Quite simply: magnificent. It’s minimalist and simple, with clean lines, wooden finishes and large glass windows. Nothing detracts from the highlight of the décor: the view. Ensure you get an early seating for uninterruputed views across False Bay to the Hottentots-Holland mountains. You’ll want to watch those mountains turn purple at sunset.

    And…
    This branch of Chefs Warehouse takes bookings, which will definitely be a requirement.

    (December 2016)

    Eat Out reviewers dine anonymously and pay for their meals in full. Read our editorial policy here.

User reviews

  • We had the good fortune of eating at Chefs Warehouse the other night and it delivered on all points! We have had lunch there a number of times and have never been disappointed but I must say the dinner was even better! Service was great, food was amazing, creative and beautifully presented, every dish cooked to perfection and wonderfully executed. A real gem of a place and possibly one of the very best restaurants in the country! We will be back very soon!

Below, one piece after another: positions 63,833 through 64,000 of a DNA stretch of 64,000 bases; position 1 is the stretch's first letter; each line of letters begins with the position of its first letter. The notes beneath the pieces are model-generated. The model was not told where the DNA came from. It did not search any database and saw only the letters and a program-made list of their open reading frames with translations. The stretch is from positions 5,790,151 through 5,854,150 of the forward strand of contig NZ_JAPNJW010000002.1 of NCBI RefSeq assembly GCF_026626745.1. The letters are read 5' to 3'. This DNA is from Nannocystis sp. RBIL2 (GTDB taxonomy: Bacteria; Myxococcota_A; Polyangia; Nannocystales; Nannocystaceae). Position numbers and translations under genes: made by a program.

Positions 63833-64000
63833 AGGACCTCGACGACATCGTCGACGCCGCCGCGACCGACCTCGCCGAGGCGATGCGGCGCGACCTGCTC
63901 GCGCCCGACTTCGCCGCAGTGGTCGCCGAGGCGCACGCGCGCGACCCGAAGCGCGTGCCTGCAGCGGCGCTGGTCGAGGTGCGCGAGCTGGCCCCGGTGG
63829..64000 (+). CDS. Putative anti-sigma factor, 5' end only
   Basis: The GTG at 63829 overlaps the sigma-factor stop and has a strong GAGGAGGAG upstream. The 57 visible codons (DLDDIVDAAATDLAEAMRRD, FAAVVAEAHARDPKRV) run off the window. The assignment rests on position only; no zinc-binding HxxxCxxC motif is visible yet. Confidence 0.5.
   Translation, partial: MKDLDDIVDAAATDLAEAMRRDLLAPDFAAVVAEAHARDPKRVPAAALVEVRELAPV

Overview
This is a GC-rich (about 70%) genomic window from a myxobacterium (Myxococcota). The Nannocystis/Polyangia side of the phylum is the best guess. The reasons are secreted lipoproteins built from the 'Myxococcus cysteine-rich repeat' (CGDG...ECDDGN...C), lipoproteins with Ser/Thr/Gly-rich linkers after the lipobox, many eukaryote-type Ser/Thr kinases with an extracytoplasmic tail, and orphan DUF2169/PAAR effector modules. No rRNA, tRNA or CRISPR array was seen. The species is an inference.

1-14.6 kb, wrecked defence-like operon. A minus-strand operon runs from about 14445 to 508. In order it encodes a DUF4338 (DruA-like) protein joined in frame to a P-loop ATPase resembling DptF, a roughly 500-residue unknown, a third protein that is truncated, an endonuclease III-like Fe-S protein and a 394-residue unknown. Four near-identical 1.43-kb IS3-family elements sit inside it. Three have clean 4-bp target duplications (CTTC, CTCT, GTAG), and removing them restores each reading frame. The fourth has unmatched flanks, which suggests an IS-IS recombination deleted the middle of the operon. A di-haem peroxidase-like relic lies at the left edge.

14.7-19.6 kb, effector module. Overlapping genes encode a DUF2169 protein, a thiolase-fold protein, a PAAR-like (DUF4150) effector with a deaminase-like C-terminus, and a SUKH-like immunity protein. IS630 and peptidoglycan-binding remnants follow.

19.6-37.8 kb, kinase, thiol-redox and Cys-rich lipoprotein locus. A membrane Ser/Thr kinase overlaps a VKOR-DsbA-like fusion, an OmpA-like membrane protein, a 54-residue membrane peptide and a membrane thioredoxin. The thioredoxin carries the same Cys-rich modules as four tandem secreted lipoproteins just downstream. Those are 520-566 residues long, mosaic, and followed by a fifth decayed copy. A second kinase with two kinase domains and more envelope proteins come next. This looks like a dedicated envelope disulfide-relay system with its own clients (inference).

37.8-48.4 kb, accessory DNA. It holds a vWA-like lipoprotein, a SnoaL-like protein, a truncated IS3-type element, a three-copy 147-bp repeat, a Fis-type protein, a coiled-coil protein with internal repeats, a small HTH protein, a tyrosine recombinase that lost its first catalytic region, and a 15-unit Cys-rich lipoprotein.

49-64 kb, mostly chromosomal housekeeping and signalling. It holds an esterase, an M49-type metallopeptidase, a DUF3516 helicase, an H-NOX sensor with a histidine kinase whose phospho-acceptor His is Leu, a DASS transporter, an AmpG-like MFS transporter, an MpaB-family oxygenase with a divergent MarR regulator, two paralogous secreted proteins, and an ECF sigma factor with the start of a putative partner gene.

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  • I have visited this restaurant on 2 occasions. Both times the food has been flawless and the service outstanding. In addition this is excellent value for money (finally locals can once again afford to eat a meal at this level of fine dining without mortgaging our homes to pay for 11 course tasting menus designed for tourists). Chef Ivor Jones is the best chef in South Africa at the moment. I hope this is reflected in the upcoming Eat Out award nominations